Here's the relevant code, in src/prime_4_input_thread.c. First, the new shared data:

struct shared {
  int debug;                       /* This is 0 or 1.  If 1, it will print more information. */
  int workers_alive;               /* Boolean for whether there are still worker threads. */
  int input_over;                  /* Boolean for whether there is no more input. */
  Dllist primes;                   /* List of primes found by the worker threads. */
  Dllist primes_to_test;           /* List of primes to test. */
  pthread_mutex_t *output_mutex;   /* Mutex for the list of primes. */
  pthread_cond_t  *output_cond;    /* Condition variable to wake up the output thread. */
  pthread_mutex_t *input_mutex;    /* Mutex for the list of primes. */
  pthread_cond_t *input_cond;      /* Condition variable for the input thread to wait. */
  pthread_cond_t *worker_cond;     /* Condition variable for the workers to wait. */
};

Next, the input thread:

/* Here's the code for the input thread.  When the primes_to_test list is empty, it
   reads eight primes from standard input and puts them onto the list.  It also
   signals the worker_cond once for each number.  If there are multiple workers waiting,
   they will wake each other up. */
   
void *input_thread(void *arg)
{
  struct shared *s;                /* Shared Information. */
  int i;
  long l;

  s = (struct shared *) arg;

  pthread_mutex_lock(s->input_mutex);

  while (1) {
    /* If the list is empty, then put ten items on it (if there are ten items to
       put on it).  Then signal the worker_cond to wake up a blocking worker.
       That worker will unblock the others if necessary. */

    if (dll_empty(s->primes_to_test)) {
      for (i = 0; i < 10; i++) {

        /* Read an integer and put it on the list. */
        if (scanf("%ld", &l) == 1) {
          dll_append(s->primes_to_test, new_jval_l(l));
          if (s->debug) printf("Reader thread put %ld onto primes_to_test.\n", l);

        /* If we're at EOF, then flag that input is over, signal the worker thread and exit. */
        } else {
          s->input_over = 1;
          pthread_cond_signal(s->worker_cond);
          if (s->debug) printf("Reader thread is done.\n");
          pthread_mutex_unlock(s->input_mutex);
          return NULL;
        }
      }
      pthread_cond_signal(s->worker_cond);

    /* If the list isn't empty, simply block and wait for a worker thread to signal you
       that the list is empty. */

    } else {
      if (s->debug) printf("Reader thread is blocking until primes_to_test is empty.\n");
      pthread_cond_wait(s->input_cond, s->input_mutex);
    }
  }
 
  /* Keep the compiler quiet. */
  return NULL;
}

Finally, here's the code that the workers run to get their testing numbers:

    /* Get a number from the primes_to_test list.  If it's empty, signal the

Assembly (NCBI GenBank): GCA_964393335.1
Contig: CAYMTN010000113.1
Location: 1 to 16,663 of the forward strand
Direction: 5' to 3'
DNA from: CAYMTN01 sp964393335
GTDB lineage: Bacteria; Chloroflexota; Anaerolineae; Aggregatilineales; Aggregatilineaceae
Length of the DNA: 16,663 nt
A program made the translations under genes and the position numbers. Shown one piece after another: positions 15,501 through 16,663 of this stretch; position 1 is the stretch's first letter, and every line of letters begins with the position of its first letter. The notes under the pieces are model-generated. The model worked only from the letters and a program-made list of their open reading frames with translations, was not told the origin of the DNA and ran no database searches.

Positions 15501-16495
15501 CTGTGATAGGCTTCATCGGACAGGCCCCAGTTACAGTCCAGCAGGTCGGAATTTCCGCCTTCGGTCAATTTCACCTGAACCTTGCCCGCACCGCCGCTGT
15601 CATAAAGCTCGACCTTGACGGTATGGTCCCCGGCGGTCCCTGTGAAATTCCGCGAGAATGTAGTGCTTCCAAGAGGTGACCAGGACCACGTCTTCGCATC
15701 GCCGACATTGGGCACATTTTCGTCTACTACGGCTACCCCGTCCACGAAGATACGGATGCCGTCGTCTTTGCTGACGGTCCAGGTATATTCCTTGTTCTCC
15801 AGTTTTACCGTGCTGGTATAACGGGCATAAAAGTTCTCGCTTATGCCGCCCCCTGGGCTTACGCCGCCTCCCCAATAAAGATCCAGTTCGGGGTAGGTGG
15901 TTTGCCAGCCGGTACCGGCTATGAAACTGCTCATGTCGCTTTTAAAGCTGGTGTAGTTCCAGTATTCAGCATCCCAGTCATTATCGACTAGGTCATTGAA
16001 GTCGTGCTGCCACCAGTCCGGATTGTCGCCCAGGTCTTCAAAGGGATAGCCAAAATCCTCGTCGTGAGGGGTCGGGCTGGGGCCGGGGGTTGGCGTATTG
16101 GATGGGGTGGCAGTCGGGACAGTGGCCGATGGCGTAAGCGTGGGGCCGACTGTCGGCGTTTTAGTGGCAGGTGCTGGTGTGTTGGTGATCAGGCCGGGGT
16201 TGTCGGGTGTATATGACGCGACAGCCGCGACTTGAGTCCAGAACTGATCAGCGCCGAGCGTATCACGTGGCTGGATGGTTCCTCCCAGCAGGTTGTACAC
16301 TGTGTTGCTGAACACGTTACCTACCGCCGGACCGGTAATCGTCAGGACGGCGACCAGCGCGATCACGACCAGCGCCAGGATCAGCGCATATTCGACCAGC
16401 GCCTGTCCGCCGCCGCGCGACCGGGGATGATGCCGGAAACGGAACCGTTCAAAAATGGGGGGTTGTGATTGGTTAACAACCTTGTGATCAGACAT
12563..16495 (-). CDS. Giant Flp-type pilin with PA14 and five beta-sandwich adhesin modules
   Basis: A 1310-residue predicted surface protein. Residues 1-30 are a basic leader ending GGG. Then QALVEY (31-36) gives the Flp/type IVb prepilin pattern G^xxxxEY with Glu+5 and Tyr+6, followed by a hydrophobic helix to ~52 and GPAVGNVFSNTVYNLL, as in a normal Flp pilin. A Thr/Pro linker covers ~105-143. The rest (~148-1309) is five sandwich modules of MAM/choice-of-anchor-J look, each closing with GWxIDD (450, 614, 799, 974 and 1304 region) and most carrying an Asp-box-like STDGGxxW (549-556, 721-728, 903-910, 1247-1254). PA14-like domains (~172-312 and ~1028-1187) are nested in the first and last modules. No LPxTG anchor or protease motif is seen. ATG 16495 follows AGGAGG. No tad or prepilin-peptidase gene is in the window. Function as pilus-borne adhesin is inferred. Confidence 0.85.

input thread, and wait to be unblocked. */

    pthread_mutex_lock(s->input_mutex);
    while (!s->input_over && dll_empty(s->primes_to_test)) {
      if (s->debug) printf("Thread %d - waking up the reader thread and blocking.\n", info->id);
      pthread_cond_signal(s->input_cond);
      pthread_cond_wait(s->worker_cond, s->input_mutex);
    }
    pthread_cond_signal(s->worker_cond);   /* See the lecture notes for why I do this. */

    if (!dll_empty(s->primes_to_test)) {  /* Grab a prime to test from the list. */
      prime_to_test = s->primes_to_test->flink->val.l;
      dll_delete_node(s->primes_to_test->flink);
    } else {                              /* Otherwise, the input is done - so return */
      pthread_mutex_unlock(s->input_mutex);
      if (s->debug) printf("Thread %d - exiting.\n", info->id);
      return NULL;
    }

    pthread_mutex_unlock(s->input_mutex);
 
    /* All of the rest of the code is the same. */

It works nicely, and runs at roughly the same speed as the first program.

UNIX> bin/prime_4_input_thread 4 n < numbers-20.txt
Prime     0:     7075339107081019
Prime     1:     8608832394453737
UNIX> time bin/prime_4_input_thread 4 n < numbers-5000.txt > tmp.txt
93.606u 0.033s 0:23.83 392.9%	0+0k 0+3io 0pf+0w
UNIX> 
UNIX> sed 's/.* //' output-5000.txt | sort | openssl md5      This shows that the primes are the same.
(stdin)= 5aad6da280e11ecd46f34b622ec77933
UNIX> sed 's/.* //' tmp.txt | sort | openssl md5
(stdin)= 5aad6da280e11ecd46f34b622ec77933
UNIX> 

Lessons Learned from this Lecture

You've gotten further illustration of race conditions and how to help prevent them with a mutex. You've also learned how to use a condition variable to control a thread that needs to block and unblock because of certain conditions. In this example, we had three classes of threads: In your chat server lab, you'll have an output thread that is very similar to the one here.